Barry Sheerman on faith: OK in moderation

At least six cheers for Barry Sheerman, Labour MP for Huddersfield, with his splendidly English reaction to reports that Roman Catholic bishops in England are trying to insist that state-funded Catholic schools should teach Catholic doctrine (including condemnation of abortion, contraception, same-sex partnerships, etc.) and stay clear of such banned activities as sex education.  According to The Observer on 30 December 2007, —

Barry Sheerman, chairman of the parliamentary cross-party committee on children, schools and families, said he …. felt that behind the scenes there was 'intense turmoil' about the future of Catholic education.  'A group of bishops appear to be taking a much firmer line and I think it would be useful to call representatives of the Catholic church in front of the committee to find out what is going on,' he said. 'It seems to me that faith education works all right as long as people are not that serious about their faith. But as soon as there is a more doctrinaire attitude questions have to be asked. It does become worrying when you get a new push from more fundamentalist bishops. This is taxpayers' money after all.'  [Emphasis added]

Mr Sheerman's interrogation of the RC bishops whom he proposes to summon to give an account of themselves to his parliamentary committee should be an event to remember.


4 Responses

  1. It's not just Catholics. We should follow the French and take all religious indoctrination out of education.

    If you haven't seen it, I recommend The Golden Compass in this context, as well as the books on which it is based.

    Brian writes:  I appreciate the recommendation, but the synopsis here doesn't exactly light my fire…. 

  2. chris says:

    Well fancy that!  Catholic schools doing what they are supposed to do.

    Brian writes:  Which would be absolutely fine, if they weren't doing it at the expense of (mostly non-Catholic) taxpayers.   But I wonder if you are missing the main point of my post, which is to express admiration for Barry Sheerman's remark about faith schools not doing much harm so long as people don't take their faith too seriously….

  3. John Miles says:

    One or two points:

    First, what's the main argument for publicly funded faith schools?  My impression is that it's this: the Church of England has always had them, so it's only fair that other religions should have them as well. This seems to me to be a valid argument, provided you accept the implied premise: that it's right that C of E schools should be publicly funded. But is it?

    Second, I can't see anything wrong with people of faith wanting to run, or actually running, schools if that's what they want to do.  But have they the right to turn away "customers," i.e. pupils, or workers, i.e. teachers, on religious, any more than on racial, grounds?  What other publicly funded, or publicly subsidised, organisations do we allow to do this? Hospitals? Charities? Sports clubs? Businesses?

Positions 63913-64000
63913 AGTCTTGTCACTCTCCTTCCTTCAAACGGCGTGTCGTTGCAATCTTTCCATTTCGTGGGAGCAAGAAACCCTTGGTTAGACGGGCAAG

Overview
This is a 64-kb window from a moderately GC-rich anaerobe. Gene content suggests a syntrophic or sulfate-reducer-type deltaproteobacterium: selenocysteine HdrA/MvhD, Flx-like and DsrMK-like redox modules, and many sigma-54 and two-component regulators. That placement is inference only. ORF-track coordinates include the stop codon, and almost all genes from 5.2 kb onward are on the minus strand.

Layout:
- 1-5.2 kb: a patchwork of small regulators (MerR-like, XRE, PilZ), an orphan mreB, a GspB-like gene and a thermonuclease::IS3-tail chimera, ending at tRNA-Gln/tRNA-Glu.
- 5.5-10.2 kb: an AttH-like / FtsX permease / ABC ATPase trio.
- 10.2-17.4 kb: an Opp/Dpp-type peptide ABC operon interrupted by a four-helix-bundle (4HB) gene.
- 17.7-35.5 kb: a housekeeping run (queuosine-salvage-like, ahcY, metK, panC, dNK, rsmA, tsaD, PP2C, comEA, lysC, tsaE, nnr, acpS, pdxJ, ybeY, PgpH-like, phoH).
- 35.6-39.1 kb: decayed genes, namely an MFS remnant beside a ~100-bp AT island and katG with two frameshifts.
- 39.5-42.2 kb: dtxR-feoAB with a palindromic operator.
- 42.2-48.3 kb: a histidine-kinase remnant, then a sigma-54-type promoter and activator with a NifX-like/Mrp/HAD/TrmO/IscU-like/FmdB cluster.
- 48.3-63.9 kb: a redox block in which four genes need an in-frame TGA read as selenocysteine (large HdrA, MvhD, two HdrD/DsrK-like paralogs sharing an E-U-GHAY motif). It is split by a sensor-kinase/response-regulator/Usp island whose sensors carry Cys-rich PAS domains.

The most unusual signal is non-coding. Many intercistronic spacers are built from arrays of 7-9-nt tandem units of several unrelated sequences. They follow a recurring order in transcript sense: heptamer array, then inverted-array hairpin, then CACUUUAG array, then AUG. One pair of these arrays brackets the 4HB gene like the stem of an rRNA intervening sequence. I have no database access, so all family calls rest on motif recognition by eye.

Third, it seems to me that educational apartheid does very little to help promote harmonious relations between the different groups you are likely to get in any society.  Consider Israel, Cyprus and Northern Ireland.

    Last, faith schools seem to encourage hypocrisy. Lots of people suddenly get religion in a pretty big way if they want to get their child into what they think is a good school.  And who can really blame them?  And the school is often happy to connive provided the child looks reasonably bright.

    Brian writes: I agree with these strictures on what seems to me a thoroughly pernicious and indefensible system, which however none of our political masters of any party is likely to have the guts to dismantle. 

  4. George says:

    Catholic schools are on the whole partially funded by the state. The Governors of the school have put up 100 per cent of the original capital. Over the years the State repays that cost. The last time I checked, Catholics were paying taxes.

    Brian writes:  There are obviously numerous objections of principle and practicality to religious organisations of any description running schools and injecting their religious beliefs into the young minds in their care, even if no element of state funding is involved — which of course it generally is.  It's probably politically impossible to ban such schools altogether as socially divisive and purveyors of superstition, but surely the least we can do is ensure that not a penny of public money goes to them — and that they are regularly and rigorously inspected to ensure that they are obeying our education and other laws as regards the national curriculum, stirring up religious or racial hatred, practising discrimination contrary to law, or even practising selection in choosing which pupils to accept.  Ideally all children should be educated, together with others of all faiths and races, in outstanding state schools, receiving religious indoctrination if their parents insist on subjecting them to it in the evenings and at weekends — at the parents' or their religious organisations' expense.